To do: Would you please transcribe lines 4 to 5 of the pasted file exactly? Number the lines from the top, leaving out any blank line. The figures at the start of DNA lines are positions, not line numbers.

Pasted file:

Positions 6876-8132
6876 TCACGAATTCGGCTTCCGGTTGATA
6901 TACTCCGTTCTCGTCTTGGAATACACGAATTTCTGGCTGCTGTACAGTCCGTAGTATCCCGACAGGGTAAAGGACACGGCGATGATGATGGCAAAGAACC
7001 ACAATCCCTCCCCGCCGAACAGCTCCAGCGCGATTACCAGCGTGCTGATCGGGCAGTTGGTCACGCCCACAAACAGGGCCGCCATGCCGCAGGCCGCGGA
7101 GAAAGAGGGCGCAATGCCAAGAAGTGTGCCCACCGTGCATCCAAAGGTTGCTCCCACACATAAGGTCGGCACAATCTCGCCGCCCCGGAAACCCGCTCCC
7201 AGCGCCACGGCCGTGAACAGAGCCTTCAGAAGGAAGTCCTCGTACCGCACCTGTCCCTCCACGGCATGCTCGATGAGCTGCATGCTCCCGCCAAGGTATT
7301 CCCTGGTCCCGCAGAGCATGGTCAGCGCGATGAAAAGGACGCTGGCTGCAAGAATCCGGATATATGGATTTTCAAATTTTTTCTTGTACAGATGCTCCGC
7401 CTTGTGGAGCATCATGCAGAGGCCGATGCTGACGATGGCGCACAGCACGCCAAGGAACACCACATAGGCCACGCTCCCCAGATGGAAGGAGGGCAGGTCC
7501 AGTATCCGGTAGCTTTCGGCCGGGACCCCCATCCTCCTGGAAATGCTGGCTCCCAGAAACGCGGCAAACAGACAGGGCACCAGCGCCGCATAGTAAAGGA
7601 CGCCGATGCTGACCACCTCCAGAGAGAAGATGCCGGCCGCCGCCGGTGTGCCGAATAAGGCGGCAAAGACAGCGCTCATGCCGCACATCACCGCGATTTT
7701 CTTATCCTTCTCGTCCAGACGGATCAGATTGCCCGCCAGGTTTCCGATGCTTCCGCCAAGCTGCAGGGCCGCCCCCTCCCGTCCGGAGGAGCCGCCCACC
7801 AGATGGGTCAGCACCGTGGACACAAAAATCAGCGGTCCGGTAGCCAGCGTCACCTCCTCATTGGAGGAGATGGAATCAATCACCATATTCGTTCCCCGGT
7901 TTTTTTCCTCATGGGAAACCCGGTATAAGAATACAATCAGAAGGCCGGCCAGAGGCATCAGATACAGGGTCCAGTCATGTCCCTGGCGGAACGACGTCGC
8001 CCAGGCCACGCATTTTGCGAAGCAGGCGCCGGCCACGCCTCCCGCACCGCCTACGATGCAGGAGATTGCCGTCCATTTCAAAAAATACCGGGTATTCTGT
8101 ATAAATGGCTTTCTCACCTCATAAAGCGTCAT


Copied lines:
7001 ACAATCCCTCCCCGCCGAACAGCTCCAGCGCGATTACCAGCGTGCTGATCGGGCAGTTGGTCACGCCCACAAACAGGGCCGCCATGCCGCAGGCCGCGGA
7101 GAAAGAGGGCGCAATGCCAAGAAGTGTGCCCACCGTGCATCCAAAGGTTGCTCCCACACATAAGGTCGGCACAATCTCGCCGCCCCGGAAACCCGCTCCC